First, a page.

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The annual Stockholm Internet Forum opened here on Tuesday, with more than 450 participants from 90 countries calling on multinational companies to provide cheap and accessible Internet facilities to developing nations. With projections of Internet usage set to increase to three billion users in the world by the end of this year, two thirds of the users are expected to come from developing nations, particularly Africa.

Officially opening the forum, Swedish Minister of Information Technology and Energy Ms Anna-Karin Hatt said Internet had become one of the greatest global drivers for economic and social development, a process that needed to be supported by Internet providers through the provision of cheap and accessible services.

“Today, more and more people work in the Internet economy and our global economy grows ger as digital activities increase,” she said.

“One of the most important tasks that we have today is to stress how important the multi-stakeholder process has been to ensure the success of the Internet and how it contributes to prosperity and social development.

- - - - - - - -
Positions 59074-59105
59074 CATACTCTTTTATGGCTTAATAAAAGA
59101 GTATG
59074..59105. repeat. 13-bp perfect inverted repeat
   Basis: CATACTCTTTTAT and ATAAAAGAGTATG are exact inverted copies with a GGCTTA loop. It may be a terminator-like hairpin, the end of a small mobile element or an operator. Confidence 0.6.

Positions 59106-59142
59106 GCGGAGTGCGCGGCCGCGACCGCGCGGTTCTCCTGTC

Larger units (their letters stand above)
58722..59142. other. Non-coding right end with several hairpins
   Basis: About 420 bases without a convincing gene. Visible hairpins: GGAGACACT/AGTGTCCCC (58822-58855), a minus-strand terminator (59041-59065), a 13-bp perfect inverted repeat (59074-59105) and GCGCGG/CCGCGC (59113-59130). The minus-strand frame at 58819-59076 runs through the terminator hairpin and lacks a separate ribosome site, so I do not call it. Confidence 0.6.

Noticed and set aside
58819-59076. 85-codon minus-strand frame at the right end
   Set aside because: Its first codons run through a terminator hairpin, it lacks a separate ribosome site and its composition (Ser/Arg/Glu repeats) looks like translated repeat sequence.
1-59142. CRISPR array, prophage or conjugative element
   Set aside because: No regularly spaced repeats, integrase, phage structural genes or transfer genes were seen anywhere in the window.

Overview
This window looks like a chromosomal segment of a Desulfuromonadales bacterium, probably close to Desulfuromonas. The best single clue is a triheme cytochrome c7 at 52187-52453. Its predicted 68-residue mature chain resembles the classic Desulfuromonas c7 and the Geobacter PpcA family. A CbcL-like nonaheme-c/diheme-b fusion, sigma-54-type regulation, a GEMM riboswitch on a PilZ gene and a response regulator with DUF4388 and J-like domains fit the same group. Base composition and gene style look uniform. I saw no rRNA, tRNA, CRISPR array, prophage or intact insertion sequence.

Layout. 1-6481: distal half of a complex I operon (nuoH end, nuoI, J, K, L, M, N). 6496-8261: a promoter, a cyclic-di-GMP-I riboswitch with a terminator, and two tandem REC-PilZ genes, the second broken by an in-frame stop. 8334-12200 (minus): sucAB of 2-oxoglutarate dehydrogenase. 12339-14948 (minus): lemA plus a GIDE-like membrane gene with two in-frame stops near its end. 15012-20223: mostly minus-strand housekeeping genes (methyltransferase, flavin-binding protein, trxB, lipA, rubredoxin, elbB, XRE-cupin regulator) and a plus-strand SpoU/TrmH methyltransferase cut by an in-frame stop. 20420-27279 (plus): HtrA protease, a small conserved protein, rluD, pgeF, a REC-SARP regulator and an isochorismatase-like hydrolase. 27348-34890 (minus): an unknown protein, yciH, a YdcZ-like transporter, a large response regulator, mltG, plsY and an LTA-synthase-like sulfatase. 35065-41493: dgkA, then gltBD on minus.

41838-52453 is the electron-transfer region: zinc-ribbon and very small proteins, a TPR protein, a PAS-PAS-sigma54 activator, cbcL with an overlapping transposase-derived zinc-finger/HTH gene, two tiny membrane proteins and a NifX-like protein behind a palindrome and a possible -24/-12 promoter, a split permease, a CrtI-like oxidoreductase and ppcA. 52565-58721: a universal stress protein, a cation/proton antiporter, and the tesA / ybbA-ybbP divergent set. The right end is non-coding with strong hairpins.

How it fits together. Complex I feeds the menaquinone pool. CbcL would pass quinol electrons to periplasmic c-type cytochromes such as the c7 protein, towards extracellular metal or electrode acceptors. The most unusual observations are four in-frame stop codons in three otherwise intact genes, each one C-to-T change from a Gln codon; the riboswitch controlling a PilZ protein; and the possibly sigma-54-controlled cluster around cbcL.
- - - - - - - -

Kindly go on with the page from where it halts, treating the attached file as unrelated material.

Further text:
“It has been proved so many times that when Internet penetration increases, so does the GDP and economic and social development. But if we can present an even clearer link between the open Internet community and economic development, I believe that more countries will embrace the current system or Internet governance.”

Ms Hatt said Internet governance and surveillance issues were sensitive but critical aspects of Internet usage that would be best left to individual countries because of the complexity and variance of issues that were often at play.

“If surveillance should be allowed and accepted it must be transparent laws and it must be proportional to the benefits it brings in terms of reduced criminality and improved security,” she said.

“And checks and balances must be in place.”

The two-day forum looked at a wide range of issues that included the use of information communication technologies by women, Internet penetration in developing nations, particularly in Africa, managing data collection, limited Internet privacy and threat of cyber crime on nations across the world.

Source : The Herald